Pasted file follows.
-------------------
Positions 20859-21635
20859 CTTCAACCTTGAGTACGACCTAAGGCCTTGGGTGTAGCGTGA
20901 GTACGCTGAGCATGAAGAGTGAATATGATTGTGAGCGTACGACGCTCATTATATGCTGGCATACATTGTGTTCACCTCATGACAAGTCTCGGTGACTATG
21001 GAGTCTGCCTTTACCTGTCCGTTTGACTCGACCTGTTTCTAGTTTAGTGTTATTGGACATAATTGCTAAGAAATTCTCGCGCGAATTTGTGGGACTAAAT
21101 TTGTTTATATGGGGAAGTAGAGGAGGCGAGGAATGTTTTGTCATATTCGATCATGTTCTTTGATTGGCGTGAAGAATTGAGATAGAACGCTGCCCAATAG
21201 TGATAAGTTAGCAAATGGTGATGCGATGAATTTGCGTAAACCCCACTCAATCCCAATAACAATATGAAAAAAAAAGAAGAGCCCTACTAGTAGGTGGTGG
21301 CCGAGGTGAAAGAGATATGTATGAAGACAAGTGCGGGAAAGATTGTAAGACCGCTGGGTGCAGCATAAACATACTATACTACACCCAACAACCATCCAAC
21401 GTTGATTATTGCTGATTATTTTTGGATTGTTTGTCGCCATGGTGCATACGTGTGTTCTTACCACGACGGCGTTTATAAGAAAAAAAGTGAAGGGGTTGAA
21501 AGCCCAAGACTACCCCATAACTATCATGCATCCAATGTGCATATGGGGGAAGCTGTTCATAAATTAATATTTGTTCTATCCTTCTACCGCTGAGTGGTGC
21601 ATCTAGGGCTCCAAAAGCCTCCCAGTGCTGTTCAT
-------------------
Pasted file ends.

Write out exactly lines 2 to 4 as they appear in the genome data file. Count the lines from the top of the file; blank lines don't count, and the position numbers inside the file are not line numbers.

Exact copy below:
20859 CTTCAACCTTGAGTACGACCTAAGGCCTTGGGTGTAGCGTGA
20901 GTACGCTGAGCATGAAGAGTGAATATGATTGTGAGCGTACGACGCTCATTATATGCTGGCATACATTGTGTTCACCTCATGACAAGTCTCGGTGACTATG
21001 GAGTCTGCCTTTACCTGTCCGTTTGACTCGACCTGTTTCTAGTTTAGTGTTATTGGACATAATTGCTAAGAAATTCTCGCGCGAATTTGTGGGACTAAAT